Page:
Why and how sections 24-26 of the Mental capacity act 2005 on advance decisions need to be reformed
Parole chiave:Advance decisions to refuse medical treatment, mental capacity act 2005, precedent autonomy, self-determination, preservation of life
AbstractIn this paper, it is submitted that Sections 24-26 of the Mental Capacity Act 2005 have fallen short of achieving their goals, and should therefore be subject to focused reform. These statutory provisions were aimed at clarifying the scope of the pre-exiting criteria used by common law to establish the existence, validity and applicability of advance refusals of treatment; and at making sure these criteria were applied coherently with the autonomy-based approach that informs the Act. However, the analysis of these Sections as well as of the relevant case law reveals the issues that prevent those objectives from being accomplished. By not introducing clear and explicit presumptions of validity and applicability of the advance decisions, and of capacity of the creator, this piece of law has not effectively tackled the courts' tendency to adopt a paternalistic approach towards precedent autonomy. Yet, these provisions have established a liability regime for those disregarding advance decisions, which clearly favours preservation of life over autonomy. Lastly, their wording, in some cases, seems to allow the revocation of the advance decision by incompetent patients. Accordingly, it is outlined how each of these flaws should be amended so as to bring Sections 24-26 in line with their legal premise: the primacy given to precedent autonomy.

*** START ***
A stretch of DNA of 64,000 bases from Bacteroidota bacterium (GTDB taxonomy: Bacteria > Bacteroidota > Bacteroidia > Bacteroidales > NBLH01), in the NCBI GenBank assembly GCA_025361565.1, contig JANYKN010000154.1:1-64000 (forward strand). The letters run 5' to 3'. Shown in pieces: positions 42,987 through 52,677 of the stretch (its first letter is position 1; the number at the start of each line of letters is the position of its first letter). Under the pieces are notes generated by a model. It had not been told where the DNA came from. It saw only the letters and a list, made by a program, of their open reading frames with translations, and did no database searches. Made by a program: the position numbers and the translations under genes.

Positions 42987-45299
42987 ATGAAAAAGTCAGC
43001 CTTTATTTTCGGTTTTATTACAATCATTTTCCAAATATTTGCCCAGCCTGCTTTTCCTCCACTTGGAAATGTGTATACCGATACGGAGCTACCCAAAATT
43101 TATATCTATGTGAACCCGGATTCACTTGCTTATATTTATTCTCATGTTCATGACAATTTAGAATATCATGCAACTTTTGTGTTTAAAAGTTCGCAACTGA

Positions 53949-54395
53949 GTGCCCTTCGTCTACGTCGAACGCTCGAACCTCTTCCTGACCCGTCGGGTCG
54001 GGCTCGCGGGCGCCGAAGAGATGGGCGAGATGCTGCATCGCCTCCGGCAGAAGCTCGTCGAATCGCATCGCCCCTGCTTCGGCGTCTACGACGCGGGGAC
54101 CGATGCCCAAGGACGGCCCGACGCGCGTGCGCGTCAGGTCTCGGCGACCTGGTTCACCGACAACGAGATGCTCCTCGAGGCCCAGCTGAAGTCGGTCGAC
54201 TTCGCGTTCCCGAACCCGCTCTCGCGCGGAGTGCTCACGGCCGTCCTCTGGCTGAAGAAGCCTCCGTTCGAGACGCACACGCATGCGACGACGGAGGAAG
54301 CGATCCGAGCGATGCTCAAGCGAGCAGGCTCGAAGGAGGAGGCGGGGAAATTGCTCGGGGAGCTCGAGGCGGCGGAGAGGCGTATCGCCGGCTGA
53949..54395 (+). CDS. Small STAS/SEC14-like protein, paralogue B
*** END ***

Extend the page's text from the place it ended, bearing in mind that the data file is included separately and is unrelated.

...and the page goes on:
Orlando M. Why and how sections 24-26 of the Mental capacity act 2005 on advance decisions need to be reformed. BioLaw [Internet]. 31 ottobre 2016 [citato 5 marzo 2024];(3):219-28. Available at: https://teseo.unitn.it/biolaw/article/view/1216
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